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Answered 2011-06-13 14:14:03

There is no such pair.

The solution to equation 1 and equation 2 is x = 1, y = 1.

The solution to equation 2 and equation 3 is x = 1, y = 1.

And the solution to equation 1 and equation 3 is any point on the line 3x + 2y = 5 - an infinite number of solutions.

The fact that the determinant for equations 1 and 3 is zero (or that they are not independent) does not mean that there is no solution. It means that there is no UNIQUE solution. In this particular case, the two equations are equivalent and so have an infinite number of solutions.

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That means there is no solution.There is no set of numbers that you can assign to the variables in the system of equationsthat will make '2' equal to '0'.


It is used for solving a system of linear equations where the number of equations equals the number of variables - and it is known that there is a unique solution.


You have two unknown variables, x and y. You therefore need at least two independent equations to find a solution.


They are two equations in two unknown variables (x and y), which are inconsistent. That is to say, there is no simultaneous solution. An alternative approach is to say that they are the equations of two lines in the Cartesian plane. The lines are parallel and so they do not meet indicating that there is no simultaneous solution.



It is a linear equation in two variables representing a line in the Cartesian plane. Solving equations in two unknowns requires two independent equations. Since you have only one equation there is no solution.


When (the graph of the equations) the two lines intersect. The equations will tell you what the slopes of the lines are, just look at them. If they are different, then the equations have a unique solution..



They both: - have variables, - are open sentences, - consist of two expressions joined by a "verb" (equals or inequality sign), - have solution sets (which may be empty or have one or more elements).


Roughly speaking, to get a unique solution - or at least, a limited number of solutions - if you have 3 variables, you need 3 equations, not just 2. With the two equations, you can get a relationship between the three variables, but not a unique value for a, b, and c. To get the general relationship, solve both equations for "c", replace one in the other, and solve the resulting equation for "a" to get the relationship between the variables "a" and "b". Then, for any valid combination of values for "a" and "b", use the simpler of the original equations (a + b + c = 24) to get the corresponding value for "c".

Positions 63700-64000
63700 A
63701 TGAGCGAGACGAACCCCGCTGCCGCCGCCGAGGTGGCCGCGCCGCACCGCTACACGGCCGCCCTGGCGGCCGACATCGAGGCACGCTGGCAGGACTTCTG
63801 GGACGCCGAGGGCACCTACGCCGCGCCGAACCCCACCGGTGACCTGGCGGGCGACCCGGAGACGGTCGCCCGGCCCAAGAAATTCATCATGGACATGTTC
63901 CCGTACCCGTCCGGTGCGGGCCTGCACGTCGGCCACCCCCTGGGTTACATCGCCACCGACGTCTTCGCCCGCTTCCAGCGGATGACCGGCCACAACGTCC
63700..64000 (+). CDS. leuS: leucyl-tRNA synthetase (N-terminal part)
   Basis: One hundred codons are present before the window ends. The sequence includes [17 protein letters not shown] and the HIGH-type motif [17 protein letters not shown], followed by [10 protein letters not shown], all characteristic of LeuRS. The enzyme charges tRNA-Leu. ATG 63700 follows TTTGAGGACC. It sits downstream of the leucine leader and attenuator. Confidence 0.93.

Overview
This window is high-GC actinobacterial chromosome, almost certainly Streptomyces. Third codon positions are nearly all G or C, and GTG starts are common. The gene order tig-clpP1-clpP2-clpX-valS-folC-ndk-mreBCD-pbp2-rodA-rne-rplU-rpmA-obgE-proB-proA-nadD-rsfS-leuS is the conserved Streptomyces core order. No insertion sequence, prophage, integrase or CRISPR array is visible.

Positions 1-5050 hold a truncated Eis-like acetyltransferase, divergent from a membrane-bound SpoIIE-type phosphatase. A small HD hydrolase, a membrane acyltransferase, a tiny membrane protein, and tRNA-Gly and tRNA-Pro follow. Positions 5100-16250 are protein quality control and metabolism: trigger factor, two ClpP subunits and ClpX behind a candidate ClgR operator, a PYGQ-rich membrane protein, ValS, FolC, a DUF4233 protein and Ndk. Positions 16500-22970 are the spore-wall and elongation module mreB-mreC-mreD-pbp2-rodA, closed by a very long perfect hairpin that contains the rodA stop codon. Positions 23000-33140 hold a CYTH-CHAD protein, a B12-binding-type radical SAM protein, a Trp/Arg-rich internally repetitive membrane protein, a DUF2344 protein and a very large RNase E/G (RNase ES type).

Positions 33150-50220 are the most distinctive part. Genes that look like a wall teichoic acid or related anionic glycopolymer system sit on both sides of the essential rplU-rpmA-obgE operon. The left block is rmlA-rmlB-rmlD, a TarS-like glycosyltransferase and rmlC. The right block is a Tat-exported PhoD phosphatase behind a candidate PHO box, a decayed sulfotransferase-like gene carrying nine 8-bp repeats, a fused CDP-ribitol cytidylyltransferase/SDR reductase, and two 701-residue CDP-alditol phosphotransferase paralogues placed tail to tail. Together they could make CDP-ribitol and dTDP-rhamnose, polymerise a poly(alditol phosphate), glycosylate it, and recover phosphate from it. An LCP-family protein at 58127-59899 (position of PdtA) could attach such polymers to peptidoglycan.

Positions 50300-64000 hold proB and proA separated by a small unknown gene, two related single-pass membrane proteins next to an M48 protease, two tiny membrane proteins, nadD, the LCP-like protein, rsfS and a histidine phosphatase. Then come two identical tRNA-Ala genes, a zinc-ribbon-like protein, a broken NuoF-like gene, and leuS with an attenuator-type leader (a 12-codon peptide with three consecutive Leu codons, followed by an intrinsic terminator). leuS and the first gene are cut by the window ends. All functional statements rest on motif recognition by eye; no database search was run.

That is NOT a "system of equations". That is an equation. There is no solution to that, but it is a line with a y-intercept of -2, and a slope of -3.


Is an equation of a straight line in 3 dimensions. It cannot be simplified further, and a solution for any of the variables requires another two [independent] equations.


Solving equations in two unknowns requires two independent equations. Since you have only one equation there is no solution.


Solving equations in two unknowns requires two independent equations. Since you have only one equation there is no solution.


When talking about a "system of equations", you would normally expect to have two or more equations. It is quite common to have as many equations as you have variables, so in this case you should have two equations.


You need three independent equations to solve for three unknown variables.



It's an inconsistent pair of equations, for which there is no solution.


Because this equation has four variables, it would require four unique equations involving only these four variables to solve.


A pair of simultaneous equations in two unknowns which are inconsistent - in the sense that there is no solution that simultaneously satisfies both equations. Graphically, the equations are those of two parallel lines (slope = 2). Since, by definition, they cannot meet there is no solution to the system.


That system of equations has no solution. When the two equations are graphed, they turn out to be the same straight line, so there's no such thing as a single point where the two lines intersect. There are an infinite number of points that satisfy both equations.


In the equations Y=X-1 and Y=-X+1, the solution is (1,0)


The answer is that it cannot be done. To solve a set of equations in k variables (in this case, 2) you need at least two independent equations.


Since your equation has two variables in it ( 'x' and 'c' ), a "solution" is a number for each of themthat makes the equation true.Sure, if you want 'x' to be 3, I can figure out what 'c' has to be.And if you want 'c' to be 3, then I can figure out what 'x' has to be.But the "solution" is a pair of numbers that tells you what they BOTH have to be.And in order to figure that out for two variables, you need two equations.


x = 3, y = 9 is one solution from infinite number of solutions.to find another solution just choose any number for x, substitue it in the equation, for example if x = 1, y= 4 * 1 - 3 = 1, so 1 and 1 is another solution for y = 4 x - 3In this question there is only one equation which contains two variables, so there is no unique solution.we need other independent equation contains the variables x and y then we can solve these equations simultaneously, i.e. we can find finite number of solution (its one solution in linear equations)



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